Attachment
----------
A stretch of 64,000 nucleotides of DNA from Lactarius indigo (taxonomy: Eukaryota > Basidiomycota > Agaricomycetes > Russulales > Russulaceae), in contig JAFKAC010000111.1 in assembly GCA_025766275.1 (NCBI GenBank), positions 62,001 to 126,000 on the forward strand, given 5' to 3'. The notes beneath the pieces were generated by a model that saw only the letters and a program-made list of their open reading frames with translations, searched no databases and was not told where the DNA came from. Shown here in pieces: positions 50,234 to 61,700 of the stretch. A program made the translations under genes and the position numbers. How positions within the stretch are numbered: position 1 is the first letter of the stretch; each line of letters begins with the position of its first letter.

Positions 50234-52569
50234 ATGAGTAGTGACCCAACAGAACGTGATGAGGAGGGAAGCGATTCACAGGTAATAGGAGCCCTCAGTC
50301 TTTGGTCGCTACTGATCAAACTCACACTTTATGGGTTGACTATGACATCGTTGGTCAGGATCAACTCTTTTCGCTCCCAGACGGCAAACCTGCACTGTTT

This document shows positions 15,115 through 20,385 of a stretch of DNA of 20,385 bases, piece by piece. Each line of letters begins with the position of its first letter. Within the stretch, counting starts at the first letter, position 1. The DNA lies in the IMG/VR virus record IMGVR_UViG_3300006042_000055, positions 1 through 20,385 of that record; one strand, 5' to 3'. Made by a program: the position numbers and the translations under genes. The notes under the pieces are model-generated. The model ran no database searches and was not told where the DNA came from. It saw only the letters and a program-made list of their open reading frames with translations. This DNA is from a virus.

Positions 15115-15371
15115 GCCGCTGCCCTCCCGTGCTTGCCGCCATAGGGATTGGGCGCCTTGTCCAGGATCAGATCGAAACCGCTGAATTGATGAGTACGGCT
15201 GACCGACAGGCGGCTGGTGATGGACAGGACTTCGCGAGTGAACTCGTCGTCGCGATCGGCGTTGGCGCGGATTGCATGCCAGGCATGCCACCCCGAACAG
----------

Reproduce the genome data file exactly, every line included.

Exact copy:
A stretch of 64,000 nucleotides of DNA from Lactarius indigo (taxonomy: Eukaryota > Basidiomycota > Agaricomycetes > Russulales > Russulaceae), in contig JAFKAC010000111.1 in assembly GCA_025766275.1 (NCBI GenBank), positions 62,001 to 126,000 on the forward strand, given 5' to 3'. The notes beneath the pieces were generated by a model that saw only the letters and a program-made list of their open reading frames with translations, searched no databases and was not told where the DNA came from. Shown here in pieces: positions 50,234 to 61,700 of the stretch. A program made the translations under genes and the position numbers. How positions within the stretch are numbered: position 1 is the first letter of the stretch; each line of letters begins with the position of its first letter.

Positions 50234-52569
50234 ATGAGTAGTGACCCAACAGAACGTGATGAGGAGGGAAGCGATTCACAGGTAATAGGAGCCCTCAGTC
50301 TTTGGTCGCTACTGATCAAACTCACACTTTATGGGTTGACTATGACATCGTTGGTCAGGATCAACTCTTTTCGCTCCCAGACGGCAAACCTGCACTGTTT

This document shows positions 15,115 through 20,385 of a stretch of DNA of 20,385 bases, piece by piece. Each line of letters begins with the position of its first letter. Within the stretch, counting starts at the first letter, position 1. The DNA lies in the IMG/VR virus record IMGVR_UViG_3300006042_000055, positions 1 through 20,385 of that record; one strand, 5' to 3'. Made by a program: the position numbers and the translations under genes. The notes under the pieces are model-generated. The model ran no database searches and was not told where the DNA came from. It saw only the letters and a program-made list of their open reading frames with translations. This DNA is from a virus.

Positions 15115-15371
15115 GCCGCTGCCCTCCCGTGCTTGCCGCCATAGGGATTGGGCGCCTTGTCCAGGATCAGATCGAAACCGCTGAATTGATGAGTACGGCT
15201 GACCGACAGGCGGCTGGTGATGGACAGGACTTCGCGAGTGAACTCGTCGTCGCGATCGGCGTTGGCGCGGATTGCATGCCAGGCATGCCACCCCGAACAG